While the coronavirus pandemic is at the forefront of global, and Australian, economic concerns at the moment, there are ongoing trade, policy and external factors that will continue to play out during and beyond the immediate impact of current events.
As a commodity export focused economy, Australia is particularly exposed to global political, trade and economic disruption. As we have experienced repeatedly, particularly as trade in commodities to China has sky-rocketed over the last decade and a half, disruptive events can have major repercussions for Australia’s economy and for specific sectors.
The mining sector is the most significant of those. Minerals comprise just under half of all Australia’s exports, representing close to 10% of the nation’s gross domestic product (GDP). This is an incredibly important sector for the Australian economy – Australian mining leads the world in innovation and best business practice, and has led the charge on Australia’s economic growth for over a decade – generating jobs and export revenue.
However, Australia’s mining sector is increasingly exposed to the real impacts of climate change as well as community sentiment about climate change and the perceived role that mining plays in contributing to it.
With respect to political and community sentiment, the reality is that Australia’s mining sector leads the world with respect to sound environmental practices, efficient fuel and energy use and landscape rehabilitation. Nevertheless, like so many other commodity sectors, such as forestry and livestock farming, facts and reality is often readily undermined by the expediency of the 24/7 media cycle and the need for quick political capital. The important role that Australia plays, both domestically and internationally, in relation to the production of primary resources to underpin manufacturing and economic growth is too often overlooked in favour of virtue signaling on soft and often unrelated environmental opinions.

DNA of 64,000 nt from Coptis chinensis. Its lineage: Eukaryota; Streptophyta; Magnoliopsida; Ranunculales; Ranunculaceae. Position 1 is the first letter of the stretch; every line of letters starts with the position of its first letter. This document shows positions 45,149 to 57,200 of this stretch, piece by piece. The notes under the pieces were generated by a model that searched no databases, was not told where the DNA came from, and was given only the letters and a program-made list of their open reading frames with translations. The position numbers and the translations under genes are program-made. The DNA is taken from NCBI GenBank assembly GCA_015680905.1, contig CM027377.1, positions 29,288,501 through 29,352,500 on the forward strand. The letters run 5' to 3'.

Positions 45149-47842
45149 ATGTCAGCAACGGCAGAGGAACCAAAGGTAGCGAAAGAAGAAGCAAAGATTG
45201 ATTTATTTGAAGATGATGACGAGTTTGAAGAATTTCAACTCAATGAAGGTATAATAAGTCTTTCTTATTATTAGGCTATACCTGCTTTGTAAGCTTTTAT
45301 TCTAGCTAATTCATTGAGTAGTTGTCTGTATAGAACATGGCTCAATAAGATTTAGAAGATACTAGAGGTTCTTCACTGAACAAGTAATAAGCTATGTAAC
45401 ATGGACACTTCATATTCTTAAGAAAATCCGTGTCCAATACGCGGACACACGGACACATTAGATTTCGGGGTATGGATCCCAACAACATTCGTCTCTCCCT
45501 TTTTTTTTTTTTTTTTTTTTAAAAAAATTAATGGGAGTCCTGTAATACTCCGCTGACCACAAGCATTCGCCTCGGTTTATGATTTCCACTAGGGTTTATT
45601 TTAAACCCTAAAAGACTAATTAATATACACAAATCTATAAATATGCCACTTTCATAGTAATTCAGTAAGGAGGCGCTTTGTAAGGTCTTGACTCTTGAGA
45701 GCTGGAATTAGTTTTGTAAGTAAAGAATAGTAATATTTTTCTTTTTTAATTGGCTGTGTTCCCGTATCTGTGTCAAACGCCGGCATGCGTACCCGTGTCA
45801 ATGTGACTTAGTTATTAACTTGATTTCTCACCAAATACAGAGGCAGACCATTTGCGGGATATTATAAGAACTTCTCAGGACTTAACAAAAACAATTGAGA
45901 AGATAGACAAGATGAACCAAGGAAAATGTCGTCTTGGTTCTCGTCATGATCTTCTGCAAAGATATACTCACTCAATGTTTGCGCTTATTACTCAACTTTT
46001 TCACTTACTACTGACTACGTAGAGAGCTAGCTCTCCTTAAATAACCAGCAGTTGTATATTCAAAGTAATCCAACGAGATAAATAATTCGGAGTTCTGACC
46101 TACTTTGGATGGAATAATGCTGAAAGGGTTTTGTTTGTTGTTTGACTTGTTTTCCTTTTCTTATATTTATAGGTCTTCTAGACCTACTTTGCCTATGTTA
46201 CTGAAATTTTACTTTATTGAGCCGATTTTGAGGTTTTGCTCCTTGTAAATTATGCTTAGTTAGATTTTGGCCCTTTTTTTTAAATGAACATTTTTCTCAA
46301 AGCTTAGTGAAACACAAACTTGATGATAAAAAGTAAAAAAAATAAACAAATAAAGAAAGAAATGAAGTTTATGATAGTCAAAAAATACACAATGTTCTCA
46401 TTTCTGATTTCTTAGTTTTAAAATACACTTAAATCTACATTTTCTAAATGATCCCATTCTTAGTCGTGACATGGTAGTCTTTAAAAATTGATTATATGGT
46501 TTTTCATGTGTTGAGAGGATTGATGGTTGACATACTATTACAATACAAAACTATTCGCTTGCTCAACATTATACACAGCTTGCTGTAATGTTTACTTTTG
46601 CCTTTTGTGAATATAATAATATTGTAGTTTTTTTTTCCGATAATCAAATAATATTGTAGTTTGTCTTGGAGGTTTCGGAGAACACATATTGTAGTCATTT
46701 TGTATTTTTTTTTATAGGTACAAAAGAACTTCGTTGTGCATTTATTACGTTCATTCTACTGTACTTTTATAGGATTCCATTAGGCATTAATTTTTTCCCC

However, as a significant user of fuel and energy, the mining sector is also significantly exposed to the real impacts of climate change, in particular as those impacts relate to the costs of doing business. Fuel and energy are expensive commodities in their own right, and exhibit often unpredictable pricing behaviour which is out of step with standard measures like the Consumer Price Index.
In the context of climate change, and climate change policy influencing costs of fuel and energy, the minerals sector is particularly exposed. It is a simple fact that, in a large country like Australia, compounded by our physical isolation from key markets, producing minerals requires both diesel and energy (whether from gas, coal or some other source) and transporting it requires even more diesel.
The most obvious and effective response to this is for mining companies to continue to strive for ever more efficient processes and systems in order to minimize these significant input costs of production. And one of the most effective ways of driving efficiency is to ensure that innovative, high quality weighing systems are in place which can contribute significantly to reductions in fuel and energy use.
Australia’s minerals sector will continue to be important to our economy for the foreseeable future. Responding to that challenges, and costs, of climate change requires innovative solutions to drive greater efficiency.